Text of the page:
For the past four years, I have attended a high school in Montgomery County, Maryland. There, I played lacrosse and basketball. The sports teams at my school are collectively very competitive not only in our conference, but at a national level as well. With that being said, athletes in general would obviously prefer not to sit out during any part of the season due to medical reasons. But, at my high school, injury is not what most athletes fear. Ironically, it is the training staff that most athletes are afraid to consult. The trainers at my school have a reputation for prolonging the amount of time in which athletes are not allowed to play- especially when there is a concussion at hand.
So, I decided to ask: do doctors over-diagnose injuries among high school athletes?
Before I continue, I will say that obviously, there are extreme cases where athletes need serious recovery time, or even need to stop playing their sport all together. For example, one of my friends from middle school suffered 6 concussions over the course of 5 years, and he is no longer allowed to participate in any contact sport. In addition to this, it is also important to note that obviously all athletic trainers should and usually do have the athlete’s health and safety in mind when diagnosing injuries.
To first address this question, I did a bit of research on how age and brain development may effect recovery time. Bentz & Purzycki (2008) explain that younger athletes, and high school athletes in particular, are more susceptible to longer recovery periods after concussions. This is due to the fact that the brains of younger athletes are not as developed as the brains of college or professional athletes, which makes the younger athletes more vulnerable to more extreme brain damaging. The chart below shows the difference in recovery time between high school and college athletes.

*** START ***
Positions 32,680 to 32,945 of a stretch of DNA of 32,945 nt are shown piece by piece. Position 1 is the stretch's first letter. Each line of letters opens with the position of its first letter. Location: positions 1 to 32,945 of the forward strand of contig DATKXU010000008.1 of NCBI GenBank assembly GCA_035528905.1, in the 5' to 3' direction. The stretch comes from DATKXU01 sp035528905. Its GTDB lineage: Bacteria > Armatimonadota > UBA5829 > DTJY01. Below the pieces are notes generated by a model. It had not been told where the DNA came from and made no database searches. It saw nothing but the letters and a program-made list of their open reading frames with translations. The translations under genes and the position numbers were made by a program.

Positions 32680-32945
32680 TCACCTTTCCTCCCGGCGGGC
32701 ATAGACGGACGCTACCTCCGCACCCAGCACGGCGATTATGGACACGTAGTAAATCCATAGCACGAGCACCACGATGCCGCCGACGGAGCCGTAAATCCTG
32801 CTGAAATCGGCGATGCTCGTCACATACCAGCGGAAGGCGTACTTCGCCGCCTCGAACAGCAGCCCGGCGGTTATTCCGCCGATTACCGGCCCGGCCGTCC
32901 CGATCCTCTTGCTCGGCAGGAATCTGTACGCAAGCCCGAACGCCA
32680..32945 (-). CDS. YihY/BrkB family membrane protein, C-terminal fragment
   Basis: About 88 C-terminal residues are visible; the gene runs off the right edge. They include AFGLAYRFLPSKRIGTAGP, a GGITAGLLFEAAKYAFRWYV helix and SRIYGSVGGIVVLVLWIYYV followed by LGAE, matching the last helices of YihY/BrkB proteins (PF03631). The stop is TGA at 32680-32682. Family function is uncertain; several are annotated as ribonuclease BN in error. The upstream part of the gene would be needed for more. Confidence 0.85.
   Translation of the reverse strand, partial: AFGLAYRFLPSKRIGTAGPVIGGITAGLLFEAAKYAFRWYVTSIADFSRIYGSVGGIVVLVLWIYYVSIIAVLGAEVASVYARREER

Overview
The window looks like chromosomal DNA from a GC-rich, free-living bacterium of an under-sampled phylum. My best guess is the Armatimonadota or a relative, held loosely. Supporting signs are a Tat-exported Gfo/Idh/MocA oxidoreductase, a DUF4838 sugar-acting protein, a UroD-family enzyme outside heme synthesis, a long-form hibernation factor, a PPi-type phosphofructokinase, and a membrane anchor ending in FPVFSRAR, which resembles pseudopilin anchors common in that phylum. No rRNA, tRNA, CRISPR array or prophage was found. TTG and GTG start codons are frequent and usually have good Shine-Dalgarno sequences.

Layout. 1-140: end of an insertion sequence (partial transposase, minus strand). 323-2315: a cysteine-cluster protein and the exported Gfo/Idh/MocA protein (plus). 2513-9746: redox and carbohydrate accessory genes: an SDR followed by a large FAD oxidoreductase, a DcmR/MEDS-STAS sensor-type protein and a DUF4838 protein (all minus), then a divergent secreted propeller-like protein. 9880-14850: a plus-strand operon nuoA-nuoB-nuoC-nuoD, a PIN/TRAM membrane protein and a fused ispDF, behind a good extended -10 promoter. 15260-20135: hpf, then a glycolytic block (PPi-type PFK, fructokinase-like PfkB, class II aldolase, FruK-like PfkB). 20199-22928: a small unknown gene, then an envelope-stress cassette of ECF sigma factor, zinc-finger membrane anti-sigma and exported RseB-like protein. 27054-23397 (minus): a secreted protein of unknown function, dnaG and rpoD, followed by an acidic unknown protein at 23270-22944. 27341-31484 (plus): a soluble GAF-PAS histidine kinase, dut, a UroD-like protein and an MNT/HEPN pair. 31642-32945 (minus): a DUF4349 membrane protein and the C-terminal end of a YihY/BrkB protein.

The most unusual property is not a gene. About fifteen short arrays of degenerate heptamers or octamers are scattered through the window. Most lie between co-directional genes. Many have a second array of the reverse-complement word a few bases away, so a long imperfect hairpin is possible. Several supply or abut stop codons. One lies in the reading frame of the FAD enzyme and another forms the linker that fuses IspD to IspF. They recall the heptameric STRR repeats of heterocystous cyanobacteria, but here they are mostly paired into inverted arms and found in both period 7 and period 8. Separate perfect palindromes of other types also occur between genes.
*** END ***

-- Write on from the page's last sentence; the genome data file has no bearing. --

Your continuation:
With that knowledge, it’s also notable to touch on the presence of pressure put on physicians and trainers to get athletes back on the field as soon as possible. This Amednews article (2010) acknowledges that pressure, explaining how physicians and team trainers are pressured at all levels to clear players from injury before they are ready to play again. Because of this, the article explains, certain states have decided to crack down on concussion law. They propose things like increased teaching of concussion risk and legitimate doctor approval before being cleared to resume activity. If passed, these laws could help protect athletes and potentially save lives in the long run.
According to Joseph Nordqvist (2015), athletes who suffer concussions during their athletic careers are still affected by the incident months later, whether they realize it or not. In addition to that, older players who suffered concussions earlier in their lives are also likely to feel the effects, showing symptoms that mirror both Parkinson’s and Alzheimer’s disease. The article ends by clearly stating that athletes who suffer multiple concussions after prematurely returning to sport before adequate recovery are much more vulnerable to more severe brain damage in the long run.
To conclude, I would say that students at my old high school, including myself, should have probably trusted our athletic trainers more than we actually did. Brain damage and injury is a very serious matter, and it seems that any degree of concussion can be somewhat dangerous. Athletic trainers have the athlete’s best interest in mind, and high school athletes should trust them.
The first image came from HERE.
The second image came from HERE.